Location-Based Services, Conspicuous Mobility, and the Location-Aware Future
38 Pages Posted: 26 Nov 2012
Date Written: March 22, 2012
The production and consumption of geographic information is becoming a more mobile practice, with more corporate actors challenging the traditional stronghold of Esri- and government-based geospatial developments. What can be considered a geographic information system has expanded to include web-based technologies like Google Earth/Maps, as well as more recent developments of Microsoft’s Bing Maps and the mobile version of ArcGIS available for the iPhone. In addition to these developments, a discursive shift toward ‘location’ is occurring across the Internet industry. Location has become the new buzzword for social-spatial strategies to target consumers. As reported in 2010, venture capitalists have, since 2009, invested $115 million into ‘location start-ups’ -- software companies that provide location-based services to mobile computing consumers (Miller and Wortham, 2010). Applications like Foursquare, Loopt, Gowalla, and most recently, Facebook Places allow users to ‘check-in’ at restaurants, bars, gyms, retail outlets, and offices, thereby sharing their location within their social network. These developments enable consumers to (re)discover their proximities to products, while feeding a desire for making known one’s everyday movements. Here, I discuss the development of location-based services as the proliferation of a peculiar form of geographic information: conspicuous mobility. Through discussion of a recent gathering of location-aware software professionals and through analysis of discourses that emerge over a battle between ‘check in’ companies, I sketch an area of study that explores the implications of these emerging geographic information ‘systems’, and new everyday cartographers.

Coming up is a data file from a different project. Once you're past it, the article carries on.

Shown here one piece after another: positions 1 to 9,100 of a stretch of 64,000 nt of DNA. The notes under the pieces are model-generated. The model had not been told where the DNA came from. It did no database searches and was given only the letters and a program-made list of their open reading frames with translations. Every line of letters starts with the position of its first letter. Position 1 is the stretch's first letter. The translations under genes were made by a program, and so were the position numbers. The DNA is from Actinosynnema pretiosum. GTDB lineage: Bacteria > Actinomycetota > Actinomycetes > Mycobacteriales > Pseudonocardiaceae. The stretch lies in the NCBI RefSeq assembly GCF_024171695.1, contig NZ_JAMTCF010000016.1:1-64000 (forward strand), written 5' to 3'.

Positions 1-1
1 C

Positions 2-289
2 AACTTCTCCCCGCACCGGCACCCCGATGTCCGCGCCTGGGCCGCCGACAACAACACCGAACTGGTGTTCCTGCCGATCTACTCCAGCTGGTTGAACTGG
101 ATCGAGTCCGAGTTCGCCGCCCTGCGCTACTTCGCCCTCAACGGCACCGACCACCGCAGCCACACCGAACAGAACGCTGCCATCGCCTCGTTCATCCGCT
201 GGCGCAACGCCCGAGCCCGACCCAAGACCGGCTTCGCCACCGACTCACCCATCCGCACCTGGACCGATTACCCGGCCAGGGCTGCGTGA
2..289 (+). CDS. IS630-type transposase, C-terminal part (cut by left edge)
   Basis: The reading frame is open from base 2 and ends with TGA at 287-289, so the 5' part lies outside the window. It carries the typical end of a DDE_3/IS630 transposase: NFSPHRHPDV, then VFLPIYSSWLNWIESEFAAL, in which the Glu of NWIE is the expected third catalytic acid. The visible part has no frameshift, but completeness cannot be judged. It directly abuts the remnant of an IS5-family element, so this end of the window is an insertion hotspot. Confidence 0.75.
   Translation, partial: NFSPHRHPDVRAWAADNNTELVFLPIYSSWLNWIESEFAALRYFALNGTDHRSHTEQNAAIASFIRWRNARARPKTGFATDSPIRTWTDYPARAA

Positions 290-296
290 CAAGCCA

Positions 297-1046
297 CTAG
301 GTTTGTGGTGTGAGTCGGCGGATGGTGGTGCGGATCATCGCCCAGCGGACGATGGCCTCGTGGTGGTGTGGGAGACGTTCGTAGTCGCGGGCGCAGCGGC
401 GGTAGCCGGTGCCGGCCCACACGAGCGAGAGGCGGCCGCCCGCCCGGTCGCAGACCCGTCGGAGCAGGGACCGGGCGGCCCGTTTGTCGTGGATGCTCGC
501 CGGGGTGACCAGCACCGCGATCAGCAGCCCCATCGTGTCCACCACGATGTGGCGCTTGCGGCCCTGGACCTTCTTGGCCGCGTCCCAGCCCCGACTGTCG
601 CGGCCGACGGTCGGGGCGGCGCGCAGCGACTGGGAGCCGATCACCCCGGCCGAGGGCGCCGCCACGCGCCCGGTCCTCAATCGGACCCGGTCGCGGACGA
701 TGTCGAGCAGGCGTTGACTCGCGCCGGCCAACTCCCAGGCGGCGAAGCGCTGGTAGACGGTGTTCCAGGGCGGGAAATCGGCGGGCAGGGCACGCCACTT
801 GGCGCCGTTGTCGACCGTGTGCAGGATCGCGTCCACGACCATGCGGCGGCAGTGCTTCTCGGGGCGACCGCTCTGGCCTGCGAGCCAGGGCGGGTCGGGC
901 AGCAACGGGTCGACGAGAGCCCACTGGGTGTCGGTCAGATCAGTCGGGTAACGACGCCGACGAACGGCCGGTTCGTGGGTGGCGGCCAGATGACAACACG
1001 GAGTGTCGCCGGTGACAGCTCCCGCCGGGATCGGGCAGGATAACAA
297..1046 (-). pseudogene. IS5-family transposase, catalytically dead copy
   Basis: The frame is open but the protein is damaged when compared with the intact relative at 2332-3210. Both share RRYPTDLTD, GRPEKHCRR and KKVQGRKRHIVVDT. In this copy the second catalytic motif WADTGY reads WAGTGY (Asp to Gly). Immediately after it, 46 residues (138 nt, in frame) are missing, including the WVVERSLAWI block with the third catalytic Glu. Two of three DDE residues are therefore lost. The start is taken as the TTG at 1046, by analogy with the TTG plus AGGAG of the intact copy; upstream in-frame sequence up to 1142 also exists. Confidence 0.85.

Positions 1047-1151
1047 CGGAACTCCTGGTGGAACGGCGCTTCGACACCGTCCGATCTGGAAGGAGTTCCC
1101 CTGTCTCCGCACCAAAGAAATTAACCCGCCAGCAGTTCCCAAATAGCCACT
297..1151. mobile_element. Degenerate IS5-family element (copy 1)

Keywords: location-based services, mobility, critical GIS, where 2.0, technology, urban
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By Mark Graham